I think it’s important to show people what our wetlands look like. Your average wetland in the NSW north coast is difficult to see. The majority are on private land and being on a floodplain it can be hard to find an elevated spot to see these expanses of water and plants. I’m a swamp guy, I just like them. The weird creepy frog sounds, the beautiful green sedges and the expanse just kind of hits the mark.
These images are captured from a drone which I use to search for colours, lines and textures that please me. In my head I’m composing paintings and I often catch myself referring to them as such. By restricting myself to only shooting images with the camera pointed directly down I can concentrate on composure as elements like line become very important.
I want people to look at least twice at these images before they recognise what they are looking at. When people ask I describe them as abstract aerial photographs but I deep down I think that the abstraction lies in the observers head rather than my artwork. I can’t control what occurs in somebodies mind between the first and second look but people often share that short journey with me. Occasionally they describe seeing a painting of a forest reflected off a pond or the fur of an animal observed up close.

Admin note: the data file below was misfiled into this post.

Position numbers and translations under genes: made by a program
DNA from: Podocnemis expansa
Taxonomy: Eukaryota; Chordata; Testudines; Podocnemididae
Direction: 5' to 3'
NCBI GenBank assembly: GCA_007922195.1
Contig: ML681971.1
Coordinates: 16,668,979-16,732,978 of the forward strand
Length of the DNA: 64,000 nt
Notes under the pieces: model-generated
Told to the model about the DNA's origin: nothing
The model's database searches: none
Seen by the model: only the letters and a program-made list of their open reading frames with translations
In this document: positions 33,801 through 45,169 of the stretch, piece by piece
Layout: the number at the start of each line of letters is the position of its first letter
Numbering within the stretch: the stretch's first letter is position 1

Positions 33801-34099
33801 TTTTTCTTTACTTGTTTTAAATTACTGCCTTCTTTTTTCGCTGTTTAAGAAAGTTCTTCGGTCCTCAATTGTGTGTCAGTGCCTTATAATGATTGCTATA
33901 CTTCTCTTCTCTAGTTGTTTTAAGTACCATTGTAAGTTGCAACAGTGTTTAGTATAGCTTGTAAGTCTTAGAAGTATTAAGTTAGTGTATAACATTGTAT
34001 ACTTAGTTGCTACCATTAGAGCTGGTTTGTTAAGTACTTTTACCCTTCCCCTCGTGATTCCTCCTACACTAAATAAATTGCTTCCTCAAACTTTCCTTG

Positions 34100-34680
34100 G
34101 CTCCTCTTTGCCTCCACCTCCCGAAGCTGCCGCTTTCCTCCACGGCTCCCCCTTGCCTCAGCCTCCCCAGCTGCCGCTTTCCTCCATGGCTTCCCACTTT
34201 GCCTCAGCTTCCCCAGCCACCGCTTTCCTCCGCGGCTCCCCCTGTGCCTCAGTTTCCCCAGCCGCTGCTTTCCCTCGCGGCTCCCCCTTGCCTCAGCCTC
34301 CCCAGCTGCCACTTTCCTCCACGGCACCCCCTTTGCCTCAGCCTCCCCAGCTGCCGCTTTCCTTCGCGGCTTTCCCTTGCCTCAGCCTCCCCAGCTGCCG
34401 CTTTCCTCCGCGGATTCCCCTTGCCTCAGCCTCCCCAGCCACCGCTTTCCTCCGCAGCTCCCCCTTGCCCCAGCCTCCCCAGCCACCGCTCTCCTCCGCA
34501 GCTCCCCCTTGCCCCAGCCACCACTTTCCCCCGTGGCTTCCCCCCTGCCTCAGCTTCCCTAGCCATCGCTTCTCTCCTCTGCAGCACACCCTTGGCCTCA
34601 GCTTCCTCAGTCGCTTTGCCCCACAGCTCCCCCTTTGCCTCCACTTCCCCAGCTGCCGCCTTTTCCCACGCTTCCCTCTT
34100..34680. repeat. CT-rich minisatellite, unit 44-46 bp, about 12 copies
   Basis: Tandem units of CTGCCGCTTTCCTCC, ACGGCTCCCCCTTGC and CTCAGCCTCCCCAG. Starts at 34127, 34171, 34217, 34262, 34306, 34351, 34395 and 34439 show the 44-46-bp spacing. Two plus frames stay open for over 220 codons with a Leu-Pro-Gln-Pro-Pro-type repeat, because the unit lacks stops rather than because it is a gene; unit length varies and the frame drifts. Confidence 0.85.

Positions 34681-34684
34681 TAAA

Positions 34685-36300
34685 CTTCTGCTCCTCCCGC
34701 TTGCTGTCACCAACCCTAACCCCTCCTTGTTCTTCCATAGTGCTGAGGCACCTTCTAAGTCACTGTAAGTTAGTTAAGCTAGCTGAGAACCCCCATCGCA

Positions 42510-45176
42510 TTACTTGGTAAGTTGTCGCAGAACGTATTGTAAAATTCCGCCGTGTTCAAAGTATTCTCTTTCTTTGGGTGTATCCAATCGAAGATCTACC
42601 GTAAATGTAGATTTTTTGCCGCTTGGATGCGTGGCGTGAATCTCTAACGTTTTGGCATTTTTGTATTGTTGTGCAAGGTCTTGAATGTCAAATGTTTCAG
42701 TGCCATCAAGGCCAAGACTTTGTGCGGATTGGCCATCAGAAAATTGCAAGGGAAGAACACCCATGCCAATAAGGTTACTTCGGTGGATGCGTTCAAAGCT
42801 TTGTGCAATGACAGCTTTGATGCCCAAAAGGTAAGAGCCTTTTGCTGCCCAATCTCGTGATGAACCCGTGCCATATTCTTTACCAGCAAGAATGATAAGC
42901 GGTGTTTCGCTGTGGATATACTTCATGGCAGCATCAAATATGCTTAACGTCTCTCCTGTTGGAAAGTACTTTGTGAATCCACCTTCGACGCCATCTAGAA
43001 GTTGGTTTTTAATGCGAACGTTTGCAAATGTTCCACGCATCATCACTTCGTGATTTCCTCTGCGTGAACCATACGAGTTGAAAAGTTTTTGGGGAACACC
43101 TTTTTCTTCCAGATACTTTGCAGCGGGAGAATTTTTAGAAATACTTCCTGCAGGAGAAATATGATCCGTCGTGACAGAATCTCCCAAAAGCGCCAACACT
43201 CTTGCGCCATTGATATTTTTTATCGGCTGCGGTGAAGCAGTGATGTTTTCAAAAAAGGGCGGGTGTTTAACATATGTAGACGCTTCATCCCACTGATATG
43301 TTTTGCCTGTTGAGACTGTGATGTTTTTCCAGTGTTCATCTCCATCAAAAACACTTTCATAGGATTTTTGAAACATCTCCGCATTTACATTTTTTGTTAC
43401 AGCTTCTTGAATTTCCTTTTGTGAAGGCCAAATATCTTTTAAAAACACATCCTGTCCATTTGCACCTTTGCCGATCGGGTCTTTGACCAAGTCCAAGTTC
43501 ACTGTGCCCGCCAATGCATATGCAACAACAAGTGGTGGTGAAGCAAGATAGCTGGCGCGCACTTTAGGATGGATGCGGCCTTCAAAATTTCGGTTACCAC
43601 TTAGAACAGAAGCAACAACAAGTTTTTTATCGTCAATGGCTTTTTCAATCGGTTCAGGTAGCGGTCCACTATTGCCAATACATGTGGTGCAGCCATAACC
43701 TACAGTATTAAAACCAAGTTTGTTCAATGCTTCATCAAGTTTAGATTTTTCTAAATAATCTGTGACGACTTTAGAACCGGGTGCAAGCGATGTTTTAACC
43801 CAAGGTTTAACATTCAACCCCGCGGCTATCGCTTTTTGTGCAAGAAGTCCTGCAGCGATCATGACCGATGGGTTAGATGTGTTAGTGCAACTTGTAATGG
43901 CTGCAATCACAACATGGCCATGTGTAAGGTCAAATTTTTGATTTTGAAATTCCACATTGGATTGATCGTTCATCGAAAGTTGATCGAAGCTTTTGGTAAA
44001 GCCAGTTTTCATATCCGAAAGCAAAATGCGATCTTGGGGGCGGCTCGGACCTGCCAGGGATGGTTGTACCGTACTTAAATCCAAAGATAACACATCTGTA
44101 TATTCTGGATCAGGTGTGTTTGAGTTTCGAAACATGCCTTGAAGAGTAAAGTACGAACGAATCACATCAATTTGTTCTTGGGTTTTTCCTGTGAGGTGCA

Each image has a story which inevitably involves human interference in the landscape in some way. An interference that in some photos is obvious to the eye such as a fence line and some more difficult to detect like changes in soil chemistry triggered by altered hydrology. The interference can result in stark contrasts in vegetation within an image or crazy intense colours coupled with seemingly absurd surface textures.
Grafton NSW 2019